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In 2002, when Trader Joe's patrons began hauling away Charles Shaw wine by the case, no one was more surprised than Charles Shaw.
A Chicago software developer, Shaw, 61, long ago owned a small winery beside the Napa River near the town of St. Helena. After attending business school at Stanford in the 1960s, he went to France as an investment banker and became enamored of vineyards. In 1974 he and his wife, Lucy, settled in Napa Valley. They built a Nantucket-style house for themselves and their five children among rows of newly planted gamay Beaujolais grapes and converted an old hay barn into the Charles Shaw Winery.
But after a nasty divorce, his vintner's dream ended in bankruptcy. In 1994, the house and winery were auctioned off on the Napa courthouse steps for a pittance -- $1.6 million -- to a wealthy businessman and his wife. (They renamed the place Benessere Vineyards.)
The Charles Shaw trademark, however, wasn't part of the sale.
Amid little fanfare, it had been scooped up from bankruptcy court a few months earlier. "Considering that he had gone belly up, the Charles Shaw name seemed practically worthless," recalls vintner Tom Eddy, appointed by the bankruptcy trustee to help manage the property during the proceeding. Shaw's creditors were getting antsy, and Eddy says he suggested that the trustee sell the trademark "as a way of giving them a little something" while waiting for the disposition of the estate. "There was only one guy in the world I thought might be interested in buying a defunct Napa wine label, and that was Fred Franzia," he says.
For the relatively insignificant sum of $18,000, Franzia got the Charles Shaw name and about two dozen leftover cases of the failed winemaker's precious gamay, Eddy says. Franzia did nothing with the label for the next nine years; in fact, only a handful of people even knew he owned it. (Shaw and his ex-wife had no idea.) Then came the exclusive deal with Trader Joe's. California wines had long been sold for the equivalent of $2 a bottle or less in jugs and boxes, but Franzia's Charles Shaw wines appeared more upscale, packaged in conventional bottles with cork enclosures just like pricier wines.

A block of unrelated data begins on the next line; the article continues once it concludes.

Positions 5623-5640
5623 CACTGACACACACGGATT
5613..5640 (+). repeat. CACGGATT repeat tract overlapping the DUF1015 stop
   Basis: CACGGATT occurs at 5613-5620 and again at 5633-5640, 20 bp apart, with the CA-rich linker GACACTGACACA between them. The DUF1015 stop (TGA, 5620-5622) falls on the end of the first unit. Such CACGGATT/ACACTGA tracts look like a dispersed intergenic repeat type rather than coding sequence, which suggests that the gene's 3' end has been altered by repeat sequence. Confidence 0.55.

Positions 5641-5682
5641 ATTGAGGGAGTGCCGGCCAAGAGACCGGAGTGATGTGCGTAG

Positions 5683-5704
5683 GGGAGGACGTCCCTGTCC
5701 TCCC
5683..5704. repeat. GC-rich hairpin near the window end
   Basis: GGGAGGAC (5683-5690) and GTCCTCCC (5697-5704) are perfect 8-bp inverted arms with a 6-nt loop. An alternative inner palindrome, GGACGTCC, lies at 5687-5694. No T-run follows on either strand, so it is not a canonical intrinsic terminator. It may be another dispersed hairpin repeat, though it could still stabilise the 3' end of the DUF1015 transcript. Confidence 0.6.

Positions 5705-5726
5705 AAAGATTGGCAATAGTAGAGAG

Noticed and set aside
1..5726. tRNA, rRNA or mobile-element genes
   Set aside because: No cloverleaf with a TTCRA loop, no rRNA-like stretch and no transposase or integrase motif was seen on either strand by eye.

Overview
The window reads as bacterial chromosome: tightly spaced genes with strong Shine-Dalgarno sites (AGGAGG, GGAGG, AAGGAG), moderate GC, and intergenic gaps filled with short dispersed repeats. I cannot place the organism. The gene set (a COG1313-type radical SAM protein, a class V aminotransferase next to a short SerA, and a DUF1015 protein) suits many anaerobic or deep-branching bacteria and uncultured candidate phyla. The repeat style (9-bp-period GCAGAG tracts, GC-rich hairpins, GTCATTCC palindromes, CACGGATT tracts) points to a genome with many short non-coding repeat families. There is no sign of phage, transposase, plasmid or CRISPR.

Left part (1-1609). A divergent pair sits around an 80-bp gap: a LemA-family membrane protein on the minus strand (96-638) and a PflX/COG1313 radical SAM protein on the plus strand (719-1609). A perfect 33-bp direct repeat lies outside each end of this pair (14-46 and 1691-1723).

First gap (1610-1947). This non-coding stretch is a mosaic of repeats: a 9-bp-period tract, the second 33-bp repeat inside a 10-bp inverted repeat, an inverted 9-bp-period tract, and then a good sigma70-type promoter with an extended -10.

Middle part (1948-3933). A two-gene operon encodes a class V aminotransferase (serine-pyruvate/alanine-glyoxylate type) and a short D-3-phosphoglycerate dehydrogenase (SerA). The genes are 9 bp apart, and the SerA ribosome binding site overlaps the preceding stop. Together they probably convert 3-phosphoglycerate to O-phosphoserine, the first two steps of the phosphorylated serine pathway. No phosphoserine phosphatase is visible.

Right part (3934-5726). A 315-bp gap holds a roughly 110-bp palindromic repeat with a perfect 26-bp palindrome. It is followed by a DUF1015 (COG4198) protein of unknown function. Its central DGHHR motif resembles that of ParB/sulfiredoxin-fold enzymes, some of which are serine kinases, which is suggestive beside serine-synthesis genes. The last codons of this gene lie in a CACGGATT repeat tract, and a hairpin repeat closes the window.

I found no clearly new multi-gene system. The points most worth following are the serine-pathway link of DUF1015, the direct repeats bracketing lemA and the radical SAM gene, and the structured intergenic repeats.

The "new" Charles Shaw wine (bearing little resemblance to the premium vintage for which its namesake had attained respect, if not commercial success) hit the shelves in February 2002. At less than $24 for a case of 12 bottles, it sold as quickly as Bronco could bottle it, based almost entirely on word-of-mouth. There was no advertising campaign. Even Harvey Posert, a longtime marketing consultant to Franzia who is probably most responsible for the invaluable if seemingly unflattering "Two Buck Chuck" nickname, concedes that the wine "largely sold itself."
Urban myths soon sprang up around the wine. According to one tale, it was surplus from an airline that could no longer bring corkscrews on airplanes after the Sept. 11, 2001, terrorist attacks; another yarn held that Charles Shaw was a wealthy businessman willing to peddle the wine on the cheap as a way of teaching Americans about viticulture.
In Chicago, the real Charles Shaw got calls from friends who thought he had somehow gotten back into the wine business without telling them. "It felt strange, all the attention for something that bears my name but with which I had absolutely no connection," he says. His ex-wife recalls the "Two Buck Chuck" phenomenon with mixed feelings. "It brought back memories that are personal and painful," she says. For instance, the gazebo that adorns the label on every bottle evokes a real gazebo built next to the Shaws' former home by MGM for the 1982 movie Yes, Giorgio, starring Luciano Pavarotti, in which the Shaw winery served as a locale. "That's the kind of thing that no one would know," she says.
For someone who has spent huge amounts of money -- just how much he doesn't say -- battling Napa vintners in court, Franzia professes not to be overly concerned about the way things may turn out. "We've already won in the marketplace," he proclaims, asserting that even if the courts uphold the state law and rule that he can no longer sell wine from non-Napa grapes using his Napa Ridge, Napa Creek, and Rutherford Vintners labels, he'll still be able to do so in every state except California.
"That is, if I want to," he adds. "Or we could just put Napa grapes in there like we're already doing with [the] Napa Creek [label]. If anyone should be worried it's the Napa vintners, because we sure as hell aren't going away."
Franzia is wheeling his vehicle among seemingly endless rows of grapes on a 6,000-acre spread in the Montpelier wine-producing district, a half-hour northeast of Ceres. The scene is fit for a wine label, with the lush, grape-covered hills offering sweeping views of the Sierra Nevada.
There are few places that the grape titan would rather be; in fact, it is where he intends to build his dream home. The spot is picked out, and he has been planning it for 15 years, he says. But, as with the patiently opportunistic way he navigates the wine business, Franzia is in no hurry. "A person shouldn't rush to get everything they want," he says. "There has to be something to look forward to."